The Tin Man: Lacking the Heart Needed for the Substantial Improvement Threshold
Issues with satisfying the Substantial Improvement threshold most commonly arise in the context of real estate projects. As noted above, in order for existing real estate structures to count as QOZ Property, you must spend an amount equal to your adjusted basis in the structures upon improvements to them within a 30-month period. If this is a problem for your project, have heart, as there may be a solution.
You are permitted to choose when the 30-month period begins. Additionally, the Internal Revenue Code provides generous expensing provisions that taxpayers may use to reduce the adjusted basis of real estate structures. You can use the timing flexibility and the expensing provisions to reduce the amount of expenditures necessary to satisfy the Substantial Improvement threshold. This strategy is best illustrated through the following example. In 2019, you acquire real property through a multi-member LLC. This acquisition is likely outside of a QOF structure. The LLC uses the tax code’s expensing and bonus depreciation provisions to reduce the basis of the real property improvements on its 2019 tax return. On January 1, 2020, the LLC’s basis in the improvements is significantly lower than it was on the acquisition date. The QOF now invests in the acquirer LLC and begins the 30-month Substantial Improvement window.
Alternatively, if deferring renovations does not solve the problem (or is not feasible from a business perspective), you can acquire real property outside of a QOF and then lease the property into the QOF structure. Unlike property owned outright, property which is leased need not be Substantially Improved. To many taxpayers, the most significant tax benefit of an Opportunity Zone investment is enjoying the Federal capital gain exclusion upon the sale of an investment held for ten or more years. To maximize this benefit, one must consider how to structure the lease in order to ensure that the QOF-lessee controls the property and has an asset with marketable value (without going afoul of the leased property rules).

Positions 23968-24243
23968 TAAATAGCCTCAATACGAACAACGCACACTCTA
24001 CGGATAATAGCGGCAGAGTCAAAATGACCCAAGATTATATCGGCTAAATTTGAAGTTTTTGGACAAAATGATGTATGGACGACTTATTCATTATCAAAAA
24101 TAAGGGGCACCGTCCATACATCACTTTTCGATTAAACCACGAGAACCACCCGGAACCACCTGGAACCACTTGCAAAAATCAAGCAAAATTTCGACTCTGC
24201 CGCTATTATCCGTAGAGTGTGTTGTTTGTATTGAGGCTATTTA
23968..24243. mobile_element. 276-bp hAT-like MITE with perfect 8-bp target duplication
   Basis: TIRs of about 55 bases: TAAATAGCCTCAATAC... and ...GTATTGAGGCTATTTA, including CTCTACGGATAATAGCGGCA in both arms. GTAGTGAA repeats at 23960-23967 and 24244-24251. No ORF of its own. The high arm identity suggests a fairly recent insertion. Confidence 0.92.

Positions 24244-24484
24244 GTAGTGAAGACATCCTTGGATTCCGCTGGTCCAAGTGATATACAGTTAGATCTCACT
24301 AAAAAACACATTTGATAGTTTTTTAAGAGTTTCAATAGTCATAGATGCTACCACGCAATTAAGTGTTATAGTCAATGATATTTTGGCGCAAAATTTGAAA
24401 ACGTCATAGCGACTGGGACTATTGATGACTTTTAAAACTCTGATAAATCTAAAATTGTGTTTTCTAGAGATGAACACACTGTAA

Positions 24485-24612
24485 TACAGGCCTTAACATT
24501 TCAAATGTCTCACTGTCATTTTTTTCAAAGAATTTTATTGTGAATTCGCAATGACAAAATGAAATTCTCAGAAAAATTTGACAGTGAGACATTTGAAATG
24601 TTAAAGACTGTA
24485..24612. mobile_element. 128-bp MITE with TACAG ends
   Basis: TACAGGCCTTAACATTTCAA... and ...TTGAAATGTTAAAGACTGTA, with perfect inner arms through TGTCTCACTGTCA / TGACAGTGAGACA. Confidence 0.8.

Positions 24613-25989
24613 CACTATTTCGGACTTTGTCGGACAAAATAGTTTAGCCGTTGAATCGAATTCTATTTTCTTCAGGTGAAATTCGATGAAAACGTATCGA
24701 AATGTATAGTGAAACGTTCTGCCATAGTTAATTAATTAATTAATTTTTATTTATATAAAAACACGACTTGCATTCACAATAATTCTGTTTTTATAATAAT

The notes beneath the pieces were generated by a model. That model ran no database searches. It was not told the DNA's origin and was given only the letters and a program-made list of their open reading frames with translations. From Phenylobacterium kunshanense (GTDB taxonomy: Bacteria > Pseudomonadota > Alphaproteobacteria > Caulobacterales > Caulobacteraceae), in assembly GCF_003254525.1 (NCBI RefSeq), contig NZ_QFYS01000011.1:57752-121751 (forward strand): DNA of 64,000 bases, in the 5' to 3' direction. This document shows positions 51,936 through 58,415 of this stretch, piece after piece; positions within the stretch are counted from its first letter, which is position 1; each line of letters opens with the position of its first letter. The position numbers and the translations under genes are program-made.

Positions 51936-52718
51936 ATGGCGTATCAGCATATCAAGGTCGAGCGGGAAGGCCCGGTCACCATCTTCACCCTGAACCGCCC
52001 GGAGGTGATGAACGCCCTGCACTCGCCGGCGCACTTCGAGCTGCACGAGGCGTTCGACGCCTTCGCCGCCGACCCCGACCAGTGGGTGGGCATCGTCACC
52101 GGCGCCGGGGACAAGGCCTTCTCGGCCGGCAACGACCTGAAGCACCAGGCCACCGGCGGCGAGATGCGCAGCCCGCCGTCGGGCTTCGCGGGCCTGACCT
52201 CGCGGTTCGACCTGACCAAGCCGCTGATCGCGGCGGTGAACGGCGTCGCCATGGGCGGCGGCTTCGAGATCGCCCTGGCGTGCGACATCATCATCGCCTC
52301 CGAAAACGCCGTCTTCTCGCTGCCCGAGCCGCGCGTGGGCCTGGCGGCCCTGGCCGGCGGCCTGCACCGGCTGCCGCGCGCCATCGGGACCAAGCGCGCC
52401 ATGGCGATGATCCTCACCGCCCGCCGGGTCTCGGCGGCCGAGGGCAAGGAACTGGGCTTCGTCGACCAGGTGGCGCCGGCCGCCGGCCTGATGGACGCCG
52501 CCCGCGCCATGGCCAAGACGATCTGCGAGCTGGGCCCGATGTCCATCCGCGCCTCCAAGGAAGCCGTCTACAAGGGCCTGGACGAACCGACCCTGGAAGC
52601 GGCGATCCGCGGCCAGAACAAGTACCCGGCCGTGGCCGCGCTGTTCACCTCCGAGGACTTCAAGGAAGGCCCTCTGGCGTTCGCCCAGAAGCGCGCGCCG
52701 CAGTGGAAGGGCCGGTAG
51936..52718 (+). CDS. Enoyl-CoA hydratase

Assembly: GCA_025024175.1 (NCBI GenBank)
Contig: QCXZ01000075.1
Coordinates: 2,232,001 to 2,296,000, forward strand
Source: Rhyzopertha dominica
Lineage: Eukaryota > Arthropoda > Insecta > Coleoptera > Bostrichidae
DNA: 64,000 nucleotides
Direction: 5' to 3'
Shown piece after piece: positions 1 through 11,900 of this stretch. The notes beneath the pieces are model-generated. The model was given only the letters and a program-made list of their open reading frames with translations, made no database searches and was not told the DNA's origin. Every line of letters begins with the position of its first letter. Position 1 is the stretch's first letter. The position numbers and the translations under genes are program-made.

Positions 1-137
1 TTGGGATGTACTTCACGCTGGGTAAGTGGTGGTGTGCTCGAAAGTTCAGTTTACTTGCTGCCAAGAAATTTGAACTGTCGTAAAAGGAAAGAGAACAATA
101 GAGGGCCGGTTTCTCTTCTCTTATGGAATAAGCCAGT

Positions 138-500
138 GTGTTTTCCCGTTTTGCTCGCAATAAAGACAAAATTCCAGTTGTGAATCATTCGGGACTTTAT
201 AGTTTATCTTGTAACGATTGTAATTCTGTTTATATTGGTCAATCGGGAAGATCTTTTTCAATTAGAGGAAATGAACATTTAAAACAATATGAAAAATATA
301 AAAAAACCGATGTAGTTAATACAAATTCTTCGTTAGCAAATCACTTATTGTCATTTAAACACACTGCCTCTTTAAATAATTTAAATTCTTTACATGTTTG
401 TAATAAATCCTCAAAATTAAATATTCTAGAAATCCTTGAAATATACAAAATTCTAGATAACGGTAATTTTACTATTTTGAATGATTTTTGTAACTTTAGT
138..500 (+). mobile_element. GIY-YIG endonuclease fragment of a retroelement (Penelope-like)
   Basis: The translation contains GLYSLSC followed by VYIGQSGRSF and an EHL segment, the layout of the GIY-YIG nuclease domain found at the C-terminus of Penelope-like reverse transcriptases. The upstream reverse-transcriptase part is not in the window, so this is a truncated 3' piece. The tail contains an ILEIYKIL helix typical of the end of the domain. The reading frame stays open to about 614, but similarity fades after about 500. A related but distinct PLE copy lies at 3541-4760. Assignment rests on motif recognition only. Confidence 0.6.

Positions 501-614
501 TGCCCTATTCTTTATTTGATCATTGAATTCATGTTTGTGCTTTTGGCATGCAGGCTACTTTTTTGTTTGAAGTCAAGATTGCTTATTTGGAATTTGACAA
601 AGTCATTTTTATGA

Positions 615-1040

The Scarecrow: If I Only Had a Brain Trust
The regulatory framework behind the OZ program is complex and can feel overwhelming to those who unexpectedly find themselves in this strange new land. However, in toto, OZs represent a rare opportunity to reposition capital in a tax-efficient manner that cannot be ignored. Given the regulatory complexity, it is imperative that you assemble a team of advisors including tax and real estate attorneys, accountants, and possibly brokers and valuation experts. Most importantly and contrary to many rumors, OZs are not going away at the end of 2019 and their advantages continue. Fortunately, we can help you build a strong team that will help you spot any flying monkeys as you follow the yellow brick road to OZ.
 State income tax benefits are also available to investors in certain states; California does not currently provide any state income tax benefits. However, investments made in California or by California investors are eligible for Federal income tax benefits.
 Legislation is under discussion that would extend the 15% reduction in deferred gains for investments made in 2020. Additional amounts of deferred gain may ultimately be excluded upon the conclusion of the deferral period.
 A common point of confusion is the 10-15% reduction in deferred capital gains taxes versus the total elimination of future capital gains taxes if a QOF investment is held for 10 years. Please keep in mind that the 10-15% reduction applies to capital gains realized and deferred through 2026; while the total elimination of future capital gains applies to tax on future appreciation of the QOF investment. For example, if you realize a $4M capital gain and invest that amount into a QOF in 2019, the capital gains tax on the $4M gain is deferred through 2026 and reduced by 15%. If you hold your investment in the QOF for 10 years, you can sell it and pay no tax on that future sale.
 You need only invest the portion of the sales proceeds that constitute capital gain. Any portion of the sales proceeds representing basis can be retained, invested or spent elsewhere. For example, if you sell an asset with an adjusted basis of $3M for $5M, you can invest the $2M gain into the QOF and qualify for the full benefits of the program. You are free to do whatever you would like with the remaining $3M.
 A QOF funding and operating the project directly would be required to invest 90% of its assets in tangible property that satisfies the Original Use or Substantial Improvement requirements. However, if the QOF were to invest in a QOZ Business Entity, the QOZ Business entity would only need to be 70% invested in such tangible property.
 There is another group of flying monkeys that is ready to attack your lease structure, but that’s a topic for another day.